10 posted on 03/07/2013 10:26:00 AM PST by robowombat
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To: JoeProBono

They must be forced to keep the old manufacturing methods and the employees. Automation is no excuse for a layoff.

< / economic troglodism >


11 posted on 03/07/2013 10:45:12 AM PST by Uncle Miltie (Due Process 2013: "Burn the M*****-F***er Down!")
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To: Gaffer

Oh I know you are right. I just couldn’t resist the opportunity to be sarcastic.

OTOH, does Lake City mfg a variety of calibers? If so, why isn’t it supplying DHS with all the ammo they are so interested in acquiring?

Right now I’d like to get my mitts on a truck load of 22LR. I could use that like the coin of the realm.


12 posted on 03/07/2013 11:01:16 AM PST by ChildOfThe60s (If you can remember the 60s.....you weren't really there)
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To: ChildOfThe60s

“Right now I’d like to get my mitts on a truck load of 22LR. I could use that like the coin of the realm.”

Interesting that 22LR is in such short supply. Easier to understand 5.56 or 7.62 and the various pistol ammos other than 22LR...

I do have a high regard for 22LR...versatile and lethal. I’m looking for some too.


13 posted on 03/07/2013 11:06:27 AM PST by GGpaX4DumpedTea (I am a Tea Party descendant...steeped in the Constitutional Republic given to us by the Founders.)
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To: Uncle Miltie
They must be forced to keep the old manufacturing methods and the employees. Automation is no excuse for a layoff.

Automation will indeed cause layoff, as you need less employees. Taken by itself it all appears reasonable, until you catch them deceiving you through the spokespuppet:

Kidder also attributed the cutbacks to recent reductions in U.S. military actions.

While this on the face is possibly true, the demand certainly remains, as evidenced by the tight ammo market. I own a bunch of Lake City M855 (5.56), but haven't seen any in the stores in months. That means the spokespuppet was trying to deceive by insinuating that demand is down. Since this line is obvious B.S., perhaps the whole part about this coming from automation is as well.

Only an idiot or a fellow traveler would assume the automation part is true when the slowdown part not.

14 posted on 03/07/2013 11:08:12 AM PST by BlueMondaySkipper (Involuntarily subsidizing the parasite class since 1981)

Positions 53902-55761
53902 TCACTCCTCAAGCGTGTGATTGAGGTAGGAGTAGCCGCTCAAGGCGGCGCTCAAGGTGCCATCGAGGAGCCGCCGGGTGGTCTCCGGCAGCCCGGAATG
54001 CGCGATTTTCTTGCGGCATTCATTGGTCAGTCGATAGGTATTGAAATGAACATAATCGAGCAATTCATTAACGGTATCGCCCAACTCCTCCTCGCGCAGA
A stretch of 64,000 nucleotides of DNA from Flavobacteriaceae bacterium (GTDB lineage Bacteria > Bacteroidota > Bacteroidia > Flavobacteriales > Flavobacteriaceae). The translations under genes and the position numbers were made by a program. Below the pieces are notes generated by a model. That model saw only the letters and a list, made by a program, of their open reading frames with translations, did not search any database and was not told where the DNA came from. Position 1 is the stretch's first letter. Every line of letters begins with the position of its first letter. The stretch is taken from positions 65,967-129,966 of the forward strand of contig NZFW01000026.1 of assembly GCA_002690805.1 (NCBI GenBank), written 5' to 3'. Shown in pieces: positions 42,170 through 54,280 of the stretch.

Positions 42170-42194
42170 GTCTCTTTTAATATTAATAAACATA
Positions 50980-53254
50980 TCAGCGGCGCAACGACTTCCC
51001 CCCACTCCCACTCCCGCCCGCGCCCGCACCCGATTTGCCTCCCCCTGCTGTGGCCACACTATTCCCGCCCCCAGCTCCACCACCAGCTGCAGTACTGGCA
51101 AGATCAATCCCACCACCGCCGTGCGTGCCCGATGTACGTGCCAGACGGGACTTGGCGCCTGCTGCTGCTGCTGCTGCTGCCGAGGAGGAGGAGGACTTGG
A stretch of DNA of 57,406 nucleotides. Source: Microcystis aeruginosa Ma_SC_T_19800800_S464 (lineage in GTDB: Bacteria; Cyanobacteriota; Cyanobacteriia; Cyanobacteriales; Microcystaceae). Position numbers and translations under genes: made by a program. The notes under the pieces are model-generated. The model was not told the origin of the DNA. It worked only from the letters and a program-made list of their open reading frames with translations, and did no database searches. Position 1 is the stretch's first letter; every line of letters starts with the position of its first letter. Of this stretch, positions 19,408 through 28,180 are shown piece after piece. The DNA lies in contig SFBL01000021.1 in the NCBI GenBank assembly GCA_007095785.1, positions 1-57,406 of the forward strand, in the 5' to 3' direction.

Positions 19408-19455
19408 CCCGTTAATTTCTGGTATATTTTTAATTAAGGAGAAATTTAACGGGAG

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To: GGpaX4DumpedTea

If that every happens, ppl will counterfeit em by filling em with sand.


15 posted on 03/07/2013 11:08:15 AM PST by SgtHooper (The last thing I want to do is hurt you. But it's still on the list.)
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To: freedumb2003

Another Obamatron scheme to reduce the availability of ammo. That plant ought to be sold to private interests.


16 posted on 03/07/2013 11:10:48 AM PST by backwoods-engineer (Blog: www.BackwoodsEngineer.com)
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To: ChildOfThe60s
Right now I’d like to get my mitts on a truck load of 22LR. I could use that like the coin of the realm.

That stuff, my FRiend, is like gold. You cannot find it anywhere save one box a gun seller is willing to sell you when you buy a gun. Walmart gets it in, I've seen it hit twice in the last month. Each time, the employees buy it up before you ever see it. You can buy it online if you can use ELEY ammo and pay about 20 Cents each bullet... As far as what LC manufactures, I've only bought SS109 from there and that was when it was a steal...

17 posted on 03/07/2013 11:16:25 AM PST by Gaffer
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To: JoeProBono

IOW, if the army can’t make their own ammo, el dictator can take over private ammo companies thus cutting off ammo sales to citizens. Hey, if you can’t ban guns fast enough, you go after the ammo. What’s next, food, utilites and fuel? The only jobs left will be the engineer running the cattle cars to FEMA camps.


18 posted on 03/07/2013 12:00:33 PM PST by bgill
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To: BlueMondaySkipper
Alliant is also the parent corporation of Federal and CCI, some of which I believe is manufactured for the commercial market at the Lake City facility. There are probably contract provisions which stipulate what percentage of the facility's output can be used for non-government orders.

As for lower military demand, I think that's true. We're no longer pushing through Afghanistan or Iraq, and it's important not to confuse civilian government purchasing with DOD.

Sure, the timing is suspicious - but so is everything else about this administration.

19 posted on 03/07/2013 12:03:48 PM PST by Charles Martel (Endeavor to persevere...)
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To: Gaffer

It’s my understanding that the Lake City plants only produce ammo for the army. I could be wrong. The ammo purchased by civilians is ammo that couldn’t pass inspection. Also, and again I could the wrong, the only plants that produce 5.56 are Us army contract plants. Why that is, I have no idea. And there is a difference in 5.56 vs .223


20 posted on 03/07/2013 12:09:52 PM PST by saleman
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To: JoeProBono

They need to start making .22 long rifle hollow points, they will never run out of work.


21 posted on 03/07/2013 12:13:10 PM PST by SWAMPSNIPER (The Second Amendment, a Matter of Fact, Not a Matter of Opinion)
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To: GGpaX4DumpedTea

A good .22 with a good scope will reach out a lot further than most people suspect. The little rimfire scopes are almost useless.


22 posted on 03/07/2013 12:16:25 PM PST by SWAMPSNIPER (The Second Amendment, a Matter of Fact, Not a Matter of Opinion)
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To: saleman

I understand all that...it is why I stipulated “seconds” or overage, or QC’d - quality control..... This ammo I’ve bought that was seconded was largely cosmetic...works fine.

I also am very familiar betweent he difference between .223 and 5.56 mm.... the latter has higher chamber pressure and a longer “leade”....I’ve had arguments about this before but there IS a difference. The “leade” is a difference in case length at the neck and relates to the chamber reaming in the barrel....you can google the SAAMI specs on the two and readily see the difference.

If your barrel doesn’t say 5.56mm don’t shoot that ammo, period... Some say Bushmaster rifles can shoot either, but I wouldn’t try it. I’ve got a 1970 AR-15 COLT SP-1 that has .223 on it and I won’t even try the 5.56 surplus in it, even though the old wives say all early Colts were 223/5.56 optional.


23 posted on 03/07/2013 12:26:20 PM PST by Gaffer